The question of destiny becomes important when considering one of the central questions raised by Infinity War: In this vast universe, why do so many of the Infinity Stones have some connection to Earth? We’ve heard several times how unsafe it would be for more than one stone to be in the same place, yet Earth had housed two Infinity Stones for ages, one buried in Norway within the Tesseract, the other housed within the Eye of Agamotto in Kamar Taj. While the rest of the stones were scattered across the cosmos, they too have connections to a single planet, however tangential. The Aether, which housed the Reality Gem, was able to create a portal which linked Asgard to where? That’s right, Earth. The Power Stone, too powerful to be held by any mortal, was wielded by a hero who was half-god and half from Earth. And of course, the Mind Stone made its way to Earth via Loki’s sceptre. With all that, one has to wonder if there isn’t some grander cosmic force trying to draw these stones together to a single planet.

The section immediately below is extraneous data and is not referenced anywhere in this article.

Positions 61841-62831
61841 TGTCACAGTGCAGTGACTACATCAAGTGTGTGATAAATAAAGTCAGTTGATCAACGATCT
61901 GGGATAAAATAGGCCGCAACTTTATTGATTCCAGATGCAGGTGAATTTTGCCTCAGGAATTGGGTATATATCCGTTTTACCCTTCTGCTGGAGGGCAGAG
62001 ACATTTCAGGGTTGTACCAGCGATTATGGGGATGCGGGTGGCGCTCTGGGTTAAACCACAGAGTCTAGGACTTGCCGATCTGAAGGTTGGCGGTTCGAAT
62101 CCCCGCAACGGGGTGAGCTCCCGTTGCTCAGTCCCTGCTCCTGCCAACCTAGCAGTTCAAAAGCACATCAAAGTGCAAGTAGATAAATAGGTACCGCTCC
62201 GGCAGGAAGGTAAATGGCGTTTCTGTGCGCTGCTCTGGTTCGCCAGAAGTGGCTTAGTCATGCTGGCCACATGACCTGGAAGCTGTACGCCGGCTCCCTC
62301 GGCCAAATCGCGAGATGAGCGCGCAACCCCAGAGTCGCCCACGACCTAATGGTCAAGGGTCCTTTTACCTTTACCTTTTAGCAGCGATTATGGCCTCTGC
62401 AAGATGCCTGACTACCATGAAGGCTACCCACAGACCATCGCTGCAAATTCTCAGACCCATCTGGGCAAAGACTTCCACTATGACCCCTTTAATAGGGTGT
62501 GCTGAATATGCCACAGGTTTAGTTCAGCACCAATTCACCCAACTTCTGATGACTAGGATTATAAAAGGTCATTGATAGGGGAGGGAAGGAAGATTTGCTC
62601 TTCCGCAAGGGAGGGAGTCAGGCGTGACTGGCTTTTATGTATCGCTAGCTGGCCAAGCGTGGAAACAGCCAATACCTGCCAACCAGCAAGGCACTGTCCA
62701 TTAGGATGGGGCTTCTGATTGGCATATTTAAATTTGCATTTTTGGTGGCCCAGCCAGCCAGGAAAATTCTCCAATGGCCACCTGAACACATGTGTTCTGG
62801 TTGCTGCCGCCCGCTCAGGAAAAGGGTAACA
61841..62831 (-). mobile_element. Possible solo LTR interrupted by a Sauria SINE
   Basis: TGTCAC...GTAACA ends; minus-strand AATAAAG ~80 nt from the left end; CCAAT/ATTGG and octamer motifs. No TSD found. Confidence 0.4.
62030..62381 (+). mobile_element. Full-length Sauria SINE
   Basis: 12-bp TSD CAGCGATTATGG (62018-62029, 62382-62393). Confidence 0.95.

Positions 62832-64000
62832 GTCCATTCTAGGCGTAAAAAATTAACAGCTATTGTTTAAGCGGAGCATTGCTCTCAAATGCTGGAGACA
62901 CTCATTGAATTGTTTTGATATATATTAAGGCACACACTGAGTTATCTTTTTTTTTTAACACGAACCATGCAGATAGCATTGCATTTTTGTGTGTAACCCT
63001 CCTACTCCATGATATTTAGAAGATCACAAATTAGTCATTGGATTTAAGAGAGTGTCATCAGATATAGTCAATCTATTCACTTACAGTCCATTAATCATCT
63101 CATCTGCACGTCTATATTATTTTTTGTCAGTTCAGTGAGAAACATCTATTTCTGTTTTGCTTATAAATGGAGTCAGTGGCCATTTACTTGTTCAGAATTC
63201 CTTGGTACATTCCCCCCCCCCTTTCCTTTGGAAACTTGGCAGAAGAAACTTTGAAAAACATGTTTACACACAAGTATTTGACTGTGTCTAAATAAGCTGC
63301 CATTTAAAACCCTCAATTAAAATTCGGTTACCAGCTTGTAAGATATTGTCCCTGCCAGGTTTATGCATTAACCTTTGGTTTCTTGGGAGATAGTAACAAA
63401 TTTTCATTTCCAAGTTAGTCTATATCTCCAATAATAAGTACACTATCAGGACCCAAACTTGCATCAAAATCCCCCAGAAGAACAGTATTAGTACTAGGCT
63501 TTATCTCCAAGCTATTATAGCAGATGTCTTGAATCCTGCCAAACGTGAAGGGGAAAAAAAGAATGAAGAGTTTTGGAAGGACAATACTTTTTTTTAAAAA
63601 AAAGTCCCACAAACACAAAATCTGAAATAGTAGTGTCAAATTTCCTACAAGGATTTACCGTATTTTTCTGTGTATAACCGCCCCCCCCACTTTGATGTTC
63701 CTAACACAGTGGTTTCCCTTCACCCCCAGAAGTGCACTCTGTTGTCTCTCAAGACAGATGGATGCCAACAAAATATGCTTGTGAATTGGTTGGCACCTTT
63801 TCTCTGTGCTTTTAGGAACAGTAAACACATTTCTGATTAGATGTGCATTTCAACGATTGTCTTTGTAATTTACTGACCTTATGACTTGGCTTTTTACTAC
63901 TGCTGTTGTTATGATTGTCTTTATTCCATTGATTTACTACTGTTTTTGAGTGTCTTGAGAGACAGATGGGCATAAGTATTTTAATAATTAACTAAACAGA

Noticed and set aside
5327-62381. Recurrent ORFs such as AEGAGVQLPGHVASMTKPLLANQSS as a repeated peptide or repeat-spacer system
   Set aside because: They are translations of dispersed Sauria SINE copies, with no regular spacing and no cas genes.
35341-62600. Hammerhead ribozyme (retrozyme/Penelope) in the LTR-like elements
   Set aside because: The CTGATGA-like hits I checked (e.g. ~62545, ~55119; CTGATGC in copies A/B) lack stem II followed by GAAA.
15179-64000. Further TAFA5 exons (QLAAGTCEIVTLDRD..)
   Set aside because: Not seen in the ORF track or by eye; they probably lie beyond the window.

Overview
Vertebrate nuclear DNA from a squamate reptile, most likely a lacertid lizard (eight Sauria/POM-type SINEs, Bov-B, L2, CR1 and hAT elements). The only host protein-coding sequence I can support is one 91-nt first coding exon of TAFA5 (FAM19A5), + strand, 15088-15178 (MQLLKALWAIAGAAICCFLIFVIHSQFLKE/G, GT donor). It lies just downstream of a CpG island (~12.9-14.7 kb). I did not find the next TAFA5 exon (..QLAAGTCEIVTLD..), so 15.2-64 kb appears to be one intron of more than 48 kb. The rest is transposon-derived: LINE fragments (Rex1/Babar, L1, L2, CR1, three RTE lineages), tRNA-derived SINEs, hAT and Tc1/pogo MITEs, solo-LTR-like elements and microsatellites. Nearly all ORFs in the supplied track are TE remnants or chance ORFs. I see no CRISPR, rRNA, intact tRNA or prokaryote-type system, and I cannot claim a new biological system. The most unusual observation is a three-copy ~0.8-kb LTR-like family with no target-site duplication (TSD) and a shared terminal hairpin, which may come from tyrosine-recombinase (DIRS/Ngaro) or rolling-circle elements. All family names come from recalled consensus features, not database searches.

ant-man and the wasp

Peyton Reed did a remarkable job, late in the game, of making a delightful, jaunty little adventure story out of the tiniest Avenger, and the trailer for Ant-Man and the Wasp suggests even more fun, family-friendly and very funny antics for our beloved Ant-Man. But whereas the last Ant-Man picked up where Age of Ultron left off, a crisis resolved, a new Avengers team assembled, and a shiny new headquarters; this fun, jokey film has to pick up from all this death, destruction, chaos, and... did we mention death?